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Elasticity of supply and demand in the airline industry

Paper Type: Free Essay Subject: Economics
Wordcount: 1468 words Published: 29th Jul 2021

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Elasticity is define as the “quality sth has being able to stretch and return to its original size and shape”. (Oxford advanced learners dictionary 6th edition)

In Physics elasticity is defined as “the property of a substance that enables it to change its length, volume, or shape in direct response to a force effecting such a change and to recover its original form upon the removal of the force.” (dictionaryreference.com).

Suppose that your employer allows you to work extra hours more after your contracted hours for extra pay at the end of the month, the amount of extra money you will earn at the end of the month will depend on how much more extra hours you are able to work. Then how responsive you are to this offer can be seen as elasticity.

Therefore I will define elasticity as the measure of degree of responsiveness of any variable to extra stimulus.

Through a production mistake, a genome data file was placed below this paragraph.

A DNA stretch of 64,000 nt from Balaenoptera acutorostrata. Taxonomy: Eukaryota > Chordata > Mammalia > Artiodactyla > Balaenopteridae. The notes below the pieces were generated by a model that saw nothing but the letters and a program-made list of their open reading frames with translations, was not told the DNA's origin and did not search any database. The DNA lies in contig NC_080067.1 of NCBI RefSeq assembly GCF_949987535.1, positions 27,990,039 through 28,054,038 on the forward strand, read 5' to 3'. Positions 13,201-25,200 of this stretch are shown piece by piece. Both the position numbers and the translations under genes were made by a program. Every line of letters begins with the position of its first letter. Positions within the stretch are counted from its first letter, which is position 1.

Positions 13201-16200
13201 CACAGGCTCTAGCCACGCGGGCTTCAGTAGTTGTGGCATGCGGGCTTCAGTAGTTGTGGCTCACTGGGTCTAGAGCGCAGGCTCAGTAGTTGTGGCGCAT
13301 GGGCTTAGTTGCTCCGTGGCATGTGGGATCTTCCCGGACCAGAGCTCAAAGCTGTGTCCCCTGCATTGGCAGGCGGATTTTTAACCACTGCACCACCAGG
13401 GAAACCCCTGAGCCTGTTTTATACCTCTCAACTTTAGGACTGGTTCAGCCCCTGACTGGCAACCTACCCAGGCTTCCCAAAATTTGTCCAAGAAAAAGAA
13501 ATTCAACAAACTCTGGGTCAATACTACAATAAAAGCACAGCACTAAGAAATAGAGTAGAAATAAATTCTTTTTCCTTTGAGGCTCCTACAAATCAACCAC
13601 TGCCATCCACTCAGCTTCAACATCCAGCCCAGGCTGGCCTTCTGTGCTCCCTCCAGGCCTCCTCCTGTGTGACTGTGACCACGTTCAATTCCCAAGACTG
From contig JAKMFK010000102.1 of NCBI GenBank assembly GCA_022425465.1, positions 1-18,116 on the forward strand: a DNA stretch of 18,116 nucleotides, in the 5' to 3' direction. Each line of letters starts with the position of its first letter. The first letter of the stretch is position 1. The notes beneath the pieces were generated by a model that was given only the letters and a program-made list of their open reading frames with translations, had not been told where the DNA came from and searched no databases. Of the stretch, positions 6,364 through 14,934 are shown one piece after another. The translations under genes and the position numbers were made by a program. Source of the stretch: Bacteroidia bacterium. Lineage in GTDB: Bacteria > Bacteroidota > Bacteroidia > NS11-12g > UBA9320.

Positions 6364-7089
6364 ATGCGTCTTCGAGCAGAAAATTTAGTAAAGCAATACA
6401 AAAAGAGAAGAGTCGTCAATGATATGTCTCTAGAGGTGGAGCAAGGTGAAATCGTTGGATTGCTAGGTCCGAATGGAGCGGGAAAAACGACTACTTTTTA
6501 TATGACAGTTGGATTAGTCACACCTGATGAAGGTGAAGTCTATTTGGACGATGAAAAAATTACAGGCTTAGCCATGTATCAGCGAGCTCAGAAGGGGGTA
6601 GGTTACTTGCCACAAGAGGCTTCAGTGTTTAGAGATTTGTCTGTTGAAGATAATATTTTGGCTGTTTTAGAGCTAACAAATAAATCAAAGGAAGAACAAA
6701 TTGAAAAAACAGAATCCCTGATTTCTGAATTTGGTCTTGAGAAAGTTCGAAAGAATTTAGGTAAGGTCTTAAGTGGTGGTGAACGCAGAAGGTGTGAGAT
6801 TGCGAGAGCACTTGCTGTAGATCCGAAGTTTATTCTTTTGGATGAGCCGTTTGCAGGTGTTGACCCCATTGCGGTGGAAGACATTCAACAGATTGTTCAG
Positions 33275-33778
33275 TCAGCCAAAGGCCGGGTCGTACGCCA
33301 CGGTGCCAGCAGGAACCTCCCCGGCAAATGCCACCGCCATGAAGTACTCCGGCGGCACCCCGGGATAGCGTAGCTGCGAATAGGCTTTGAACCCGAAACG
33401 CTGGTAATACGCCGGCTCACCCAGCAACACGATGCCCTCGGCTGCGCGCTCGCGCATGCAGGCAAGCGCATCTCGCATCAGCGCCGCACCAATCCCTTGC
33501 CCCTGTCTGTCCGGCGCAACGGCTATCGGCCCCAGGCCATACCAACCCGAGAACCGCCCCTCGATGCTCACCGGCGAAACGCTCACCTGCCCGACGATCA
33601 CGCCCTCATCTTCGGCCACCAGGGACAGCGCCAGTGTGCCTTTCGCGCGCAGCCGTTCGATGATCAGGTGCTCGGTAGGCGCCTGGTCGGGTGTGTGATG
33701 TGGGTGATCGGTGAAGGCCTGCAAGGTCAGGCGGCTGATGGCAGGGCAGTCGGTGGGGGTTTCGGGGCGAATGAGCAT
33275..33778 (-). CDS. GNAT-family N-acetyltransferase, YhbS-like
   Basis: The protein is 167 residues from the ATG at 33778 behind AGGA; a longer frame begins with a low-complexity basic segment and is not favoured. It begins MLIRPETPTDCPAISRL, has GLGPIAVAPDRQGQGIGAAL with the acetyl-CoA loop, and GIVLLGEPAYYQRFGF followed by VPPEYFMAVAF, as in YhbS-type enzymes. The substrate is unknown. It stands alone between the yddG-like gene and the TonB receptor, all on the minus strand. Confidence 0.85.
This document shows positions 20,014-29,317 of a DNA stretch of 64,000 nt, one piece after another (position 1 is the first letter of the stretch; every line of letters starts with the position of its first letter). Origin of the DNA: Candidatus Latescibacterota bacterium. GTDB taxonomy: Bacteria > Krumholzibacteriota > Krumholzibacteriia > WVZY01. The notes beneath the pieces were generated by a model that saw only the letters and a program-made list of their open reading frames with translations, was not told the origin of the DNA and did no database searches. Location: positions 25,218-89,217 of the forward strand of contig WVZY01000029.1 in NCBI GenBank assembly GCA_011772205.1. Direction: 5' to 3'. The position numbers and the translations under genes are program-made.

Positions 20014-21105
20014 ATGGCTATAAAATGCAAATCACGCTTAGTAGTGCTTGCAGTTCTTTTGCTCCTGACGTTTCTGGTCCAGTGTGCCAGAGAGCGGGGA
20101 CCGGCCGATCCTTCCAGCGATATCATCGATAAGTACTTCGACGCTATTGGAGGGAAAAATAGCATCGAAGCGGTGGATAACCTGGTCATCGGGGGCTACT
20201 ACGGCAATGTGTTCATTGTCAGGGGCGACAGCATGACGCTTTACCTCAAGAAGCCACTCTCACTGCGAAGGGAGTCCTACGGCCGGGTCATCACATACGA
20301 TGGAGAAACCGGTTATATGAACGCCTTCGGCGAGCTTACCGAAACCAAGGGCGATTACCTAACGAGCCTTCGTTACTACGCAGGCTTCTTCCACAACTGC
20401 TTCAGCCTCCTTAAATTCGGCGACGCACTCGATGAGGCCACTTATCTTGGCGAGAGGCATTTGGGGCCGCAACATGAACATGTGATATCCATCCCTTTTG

From my example above elasticity can be calculated as

Em = percentage of extra money you earn/percentage of extra hours worked.

The concept of elasticity can be used to measure the rate or the exact amount of any change. In economics elasticity is used to measure the magnitude of responsiveness of a variable to a change in its determinants (sloman) such as (demand and supply) of goods and services.

For the purpose of this essay am going to be examining the concept of elasticity of demand and supply in the airline industry.

Types of Elasticity

  • Price or own price Elasticity of demand
  • Income elasticity of demand
  • Cross elasticity
  • Price or own price elasticity of demand

It is the measure of the degree of sensitivity or responsiveness of quantity demanded is to a change in price of a product (Edgar.K. browing). Our assumption often is that all demand curves have negative slopes which means the lower the price the higher the quantity demanded but sometimes the degree of responsiveness vary from product to product. For example a reduction in the price of cigarettes might have only bring about a little increase in quantity demanded whereas a supermarket reduction in the price of washing up liquid will produce a big increase in quantity demanded The law of demand and even Common sense tells us that when prices change, the quantities purchased will change too. However, by how much? Businesses need to have more precise information than this – they need to have a clear measure of how the quantity demanded will change as a result of a price change.

Price elasticity is calculated as the percentage (or proportional or rate) of change in quantity demanded divided by the percentage (or proportional or rate) of change in its price.